HAVE A TASTE OF THE USVI

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FOOD BRINGS US TOGETHER

It is one of the deepest expressions of a culture and one of the easiest to share. Our culture shares world-class cuisine with the Real Nice love and passion of a people who put their hearts into their cooking.

Visit one of our local restaurants where recipes are handed down through generations. Here are some of our favorite dishes. We hope you enjoy this taste of our islands. We send it to you with love.

  • Pumpkin Fritters
  • 1 ½ cups mashed pumpkin
  • ¼ cup sugar
  • ¼ teaspoon salt
  • 1 teaspoon vanilla essence
  • 1 teaspoon baking powder
  • 1 ¼ cup milk
  • 1 cup all-purpose flour
  • Oil for deep frying

Remove seeds and stringy fibers from center of pumpkin. Cut the pumpkin into smaller pieces for quicker boiling. Place in a pot and cover with water. Boil until pumpkin is fork tender. Drain water and scoop out pumpkin from outer shell. Mash with a fork. In a mixing bowl, combine pumpkin, sugar, salt, vanilla, baking powder, milk and flour and stir until ingredients are combined. An electric mixer is not recommended. Drop by the teaspoonfuls into hot oil and fry 1 to 2 minutes on each side. Drain on paper towels. Makes 12 fritters. Per fritter: 115 calories, 6 grams fat, 3 milligrams cholesterol and 86 milligrams sodium.

KALLALOO

This green soupy stew has its roots in West African cookery. Africans brought to the Caribbean as slaves were experts at foraging for local ingredients and boiling them up into hearty one-pot stews. “Kallaloo is for good luck in the new year, especially for lovers”, said Arona Peterson, local food expert and author of Food and Folklore of the Virgin Islands. “The old folks believed that if you served kallaloo to your loved one on Old Year’s night, there would be a wedding by June.”

  • ½ pound salted meat—pigtail or salt beef
  • Water
  • Ham bone if available; a common substitute is smoked turkey
  • 1 (10 oz.) package frozen cut okra
  • ½ large onion
  • Seasoning (thyme, celery, parsley—about 1 teaspoon each)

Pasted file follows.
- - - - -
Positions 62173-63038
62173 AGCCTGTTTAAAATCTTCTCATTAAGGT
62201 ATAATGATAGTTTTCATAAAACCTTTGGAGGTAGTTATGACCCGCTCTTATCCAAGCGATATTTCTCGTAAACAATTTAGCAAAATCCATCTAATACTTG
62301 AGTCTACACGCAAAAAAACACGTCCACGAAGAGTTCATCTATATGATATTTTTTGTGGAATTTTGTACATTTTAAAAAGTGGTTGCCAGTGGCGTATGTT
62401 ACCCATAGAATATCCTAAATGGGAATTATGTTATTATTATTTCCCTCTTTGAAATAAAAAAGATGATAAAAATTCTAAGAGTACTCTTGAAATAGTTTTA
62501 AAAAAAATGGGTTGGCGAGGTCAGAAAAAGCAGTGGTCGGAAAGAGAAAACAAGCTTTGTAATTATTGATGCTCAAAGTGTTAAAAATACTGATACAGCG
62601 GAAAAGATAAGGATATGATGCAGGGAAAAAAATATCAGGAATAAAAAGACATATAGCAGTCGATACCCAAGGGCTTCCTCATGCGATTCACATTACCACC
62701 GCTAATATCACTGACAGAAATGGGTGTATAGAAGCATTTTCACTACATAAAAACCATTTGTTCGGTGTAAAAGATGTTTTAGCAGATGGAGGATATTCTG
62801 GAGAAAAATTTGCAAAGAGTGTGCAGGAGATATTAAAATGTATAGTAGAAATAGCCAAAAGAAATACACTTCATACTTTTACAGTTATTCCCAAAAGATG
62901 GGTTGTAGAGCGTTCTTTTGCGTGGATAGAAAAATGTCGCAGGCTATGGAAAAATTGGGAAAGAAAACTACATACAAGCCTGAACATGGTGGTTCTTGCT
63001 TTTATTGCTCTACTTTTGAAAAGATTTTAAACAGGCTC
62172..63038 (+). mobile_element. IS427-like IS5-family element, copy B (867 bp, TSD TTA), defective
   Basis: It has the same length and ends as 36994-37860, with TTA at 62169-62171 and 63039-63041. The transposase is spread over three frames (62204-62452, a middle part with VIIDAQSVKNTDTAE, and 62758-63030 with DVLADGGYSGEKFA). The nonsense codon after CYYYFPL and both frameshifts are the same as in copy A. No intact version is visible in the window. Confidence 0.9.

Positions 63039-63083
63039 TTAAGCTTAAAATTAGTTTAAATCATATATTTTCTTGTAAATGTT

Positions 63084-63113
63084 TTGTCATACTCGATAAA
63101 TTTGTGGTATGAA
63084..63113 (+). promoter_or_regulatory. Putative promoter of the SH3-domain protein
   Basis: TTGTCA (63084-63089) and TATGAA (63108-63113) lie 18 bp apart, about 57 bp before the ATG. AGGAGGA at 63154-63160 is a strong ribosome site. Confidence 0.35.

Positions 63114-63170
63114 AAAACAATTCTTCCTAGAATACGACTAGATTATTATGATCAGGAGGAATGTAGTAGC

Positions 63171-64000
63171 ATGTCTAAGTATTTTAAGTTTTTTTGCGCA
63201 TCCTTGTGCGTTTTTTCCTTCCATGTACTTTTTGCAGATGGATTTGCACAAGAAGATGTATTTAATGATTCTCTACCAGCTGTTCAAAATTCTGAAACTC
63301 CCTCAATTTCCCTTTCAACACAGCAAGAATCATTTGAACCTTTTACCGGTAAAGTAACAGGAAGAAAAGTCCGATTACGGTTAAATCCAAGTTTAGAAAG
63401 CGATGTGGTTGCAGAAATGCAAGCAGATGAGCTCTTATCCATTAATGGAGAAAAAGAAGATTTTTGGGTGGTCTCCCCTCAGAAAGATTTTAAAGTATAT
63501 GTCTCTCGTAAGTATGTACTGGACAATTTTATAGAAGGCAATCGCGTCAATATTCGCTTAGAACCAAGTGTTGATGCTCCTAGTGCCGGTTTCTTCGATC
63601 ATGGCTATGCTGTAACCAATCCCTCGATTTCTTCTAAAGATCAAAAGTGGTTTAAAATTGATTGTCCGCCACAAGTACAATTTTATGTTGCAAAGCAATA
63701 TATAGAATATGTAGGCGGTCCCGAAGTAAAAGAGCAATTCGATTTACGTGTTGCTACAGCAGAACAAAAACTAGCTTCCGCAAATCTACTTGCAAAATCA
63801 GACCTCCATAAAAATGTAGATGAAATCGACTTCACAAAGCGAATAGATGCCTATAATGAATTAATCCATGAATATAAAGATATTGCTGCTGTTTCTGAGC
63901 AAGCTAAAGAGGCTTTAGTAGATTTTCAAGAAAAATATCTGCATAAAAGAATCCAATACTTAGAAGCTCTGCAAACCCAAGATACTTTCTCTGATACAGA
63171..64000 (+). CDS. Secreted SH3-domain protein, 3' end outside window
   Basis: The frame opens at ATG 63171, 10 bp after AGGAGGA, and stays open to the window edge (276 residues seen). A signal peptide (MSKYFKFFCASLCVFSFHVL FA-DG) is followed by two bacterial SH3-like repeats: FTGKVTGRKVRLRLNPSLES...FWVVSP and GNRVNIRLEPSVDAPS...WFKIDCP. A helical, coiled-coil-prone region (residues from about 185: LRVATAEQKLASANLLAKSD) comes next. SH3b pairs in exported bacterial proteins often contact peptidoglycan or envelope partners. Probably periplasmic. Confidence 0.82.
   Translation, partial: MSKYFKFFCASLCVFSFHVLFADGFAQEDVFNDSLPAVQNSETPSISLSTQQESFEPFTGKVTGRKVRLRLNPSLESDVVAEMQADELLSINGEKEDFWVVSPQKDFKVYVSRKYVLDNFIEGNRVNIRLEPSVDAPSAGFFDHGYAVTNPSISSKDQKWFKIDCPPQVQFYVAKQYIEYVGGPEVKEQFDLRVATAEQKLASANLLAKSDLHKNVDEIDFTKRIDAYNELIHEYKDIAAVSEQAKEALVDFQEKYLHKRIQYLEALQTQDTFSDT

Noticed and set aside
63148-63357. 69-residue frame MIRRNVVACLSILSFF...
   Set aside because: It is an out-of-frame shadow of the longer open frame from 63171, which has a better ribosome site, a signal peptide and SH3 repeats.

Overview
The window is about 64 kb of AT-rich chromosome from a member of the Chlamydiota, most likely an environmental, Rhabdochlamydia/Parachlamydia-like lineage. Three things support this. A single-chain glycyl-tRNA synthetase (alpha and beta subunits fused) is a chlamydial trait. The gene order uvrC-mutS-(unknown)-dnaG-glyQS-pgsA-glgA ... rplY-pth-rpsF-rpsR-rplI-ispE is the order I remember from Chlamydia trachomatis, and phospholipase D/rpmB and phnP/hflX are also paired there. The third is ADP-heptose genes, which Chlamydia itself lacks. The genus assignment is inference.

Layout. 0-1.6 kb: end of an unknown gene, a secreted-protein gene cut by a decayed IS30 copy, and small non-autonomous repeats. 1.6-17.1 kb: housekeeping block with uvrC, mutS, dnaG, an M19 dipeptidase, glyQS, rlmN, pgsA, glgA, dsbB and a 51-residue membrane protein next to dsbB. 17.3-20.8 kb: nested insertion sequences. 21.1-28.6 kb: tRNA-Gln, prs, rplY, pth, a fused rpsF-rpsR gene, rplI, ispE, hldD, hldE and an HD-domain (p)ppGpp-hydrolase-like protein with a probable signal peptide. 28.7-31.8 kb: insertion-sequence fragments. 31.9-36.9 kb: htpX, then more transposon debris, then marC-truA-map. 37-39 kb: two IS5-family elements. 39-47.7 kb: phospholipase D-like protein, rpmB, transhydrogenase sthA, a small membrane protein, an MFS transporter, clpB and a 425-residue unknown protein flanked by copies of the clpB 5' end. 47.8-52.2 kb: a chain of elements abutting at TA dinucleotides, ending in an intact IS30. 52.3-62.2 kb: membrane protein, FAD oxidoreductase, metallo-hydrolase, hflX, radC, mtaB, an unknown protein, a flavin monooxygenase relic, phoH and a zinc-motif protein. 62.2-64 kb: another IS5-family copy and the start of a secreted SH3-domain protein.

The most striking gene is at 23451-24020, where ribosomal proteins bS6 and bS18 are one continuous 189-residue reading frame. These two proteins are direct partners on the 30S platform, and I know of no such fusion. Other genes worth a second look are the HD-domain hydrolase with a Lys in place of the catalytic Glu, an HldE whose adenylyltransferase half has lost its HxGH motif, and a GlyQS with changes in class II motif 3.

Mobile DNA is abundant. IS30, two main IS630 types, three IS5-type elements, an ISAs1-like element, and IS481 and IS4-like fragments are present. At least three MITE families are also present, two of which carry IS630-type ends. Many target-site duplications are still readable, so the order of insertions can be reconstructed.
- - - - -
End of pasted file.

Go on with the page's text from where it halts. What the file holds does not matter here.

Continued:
• 1 cup boned fish (a white fish with skin is preferable), fried
  • 1 clove garlic
  • ½ hot pepper (scotch bonnet works well)
  • 1 (10 oz.) frozen chopped spinach

Soak salted meat in water for a few hours. As with the fritters, your world market may have pig tail. If it isn’t salted, there is no need to soak it. Wash and cover with water. Bring to a boil. Lower heat and cook until tender. In the meantime, fry fish and allow to cool. Remove meat from water and set aside. Add water to half full level. Put in the ham bone or smoked turkey and okra. Add onions, seasoning, garlic, hot pepper, boned fish and spinach. Let simmer for an hour until mixture has stew consistency. Return meat to stew and simmer for another ½ hour. This stew is generally served with fungi, a cornmeal dish similar to polenta. A round or two of polenta would work just fine. Serves 8. Per one cup serving, 155 calories, 2 grams fat, 43 milligrams cholesterol and 307 milligrams sodium.

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RED GROUT (RODGROD)

There’s no doubt it was inherited from the Danes. Locally, it was traditionally served on Transfer Day (March 31). We enjoy the dish whenever we have a taste for it.

  • 2 pints guavas with skins and seeds
  • ¼ teaspoon salt
  • ¼ cup quick cooking tapioca
  • 2 cups water
  • 1 cup sugar
  • 1 teaspoon vanilla essence
  • Dash of mace
  • Dash of nutmeg
  • Dash of cinnamon

Wash fruit. Peel and cut up guava. Place in pan with 1 1/2 cups water. Simmer covered for 20 minutes. Strain. Save shells for later use. Measure liquid, adding enough water to make 2 ½ cups of liquid. Add sugar, salt and bring to a boil. Stir constantly. Mix tapioca in ½ cup of water and add slowly along with spices. Bring to a boil once more, stirring constantly. Remove from the heat when tapioca grains are clear. Add vanilla essence. Pour into a ceramic container or individual ramekins. Serve with heavy cream.

POTATO STUFFING

This is such a favorite it’s served with everything except fish. It makes a great surprise for your Thanksgiving dinner.

  • 6 large white potatoes
  • 4 tablespoons tomato paste
  • 1 small onion, minced
  • ¼ cup sugar
  • 2 stalks celery
  • 1 medium green bell pepper, minced
  • 1 teaspoon hot pepper, minced
  • ¾ cup vegetable oil
  • 1/3 cup raisins
  • 3 sprigs parsley
  • 1 tablespoon salt
  • 2 teaspoons thyme, chopped

Peel and cut potatoes and boil in salted water. When tender, drain water and mash. Add cooking oil to a pan and sauté raisins, onion, green pepper and celery until translucent. Add pepper and sugar. Pour this mixture, in batches, into mashed potatoes. Some oil may remain which can be discarded. Spoon stuffing into a greased baking pan and bake in 350-degree oven for about 25 minutes.

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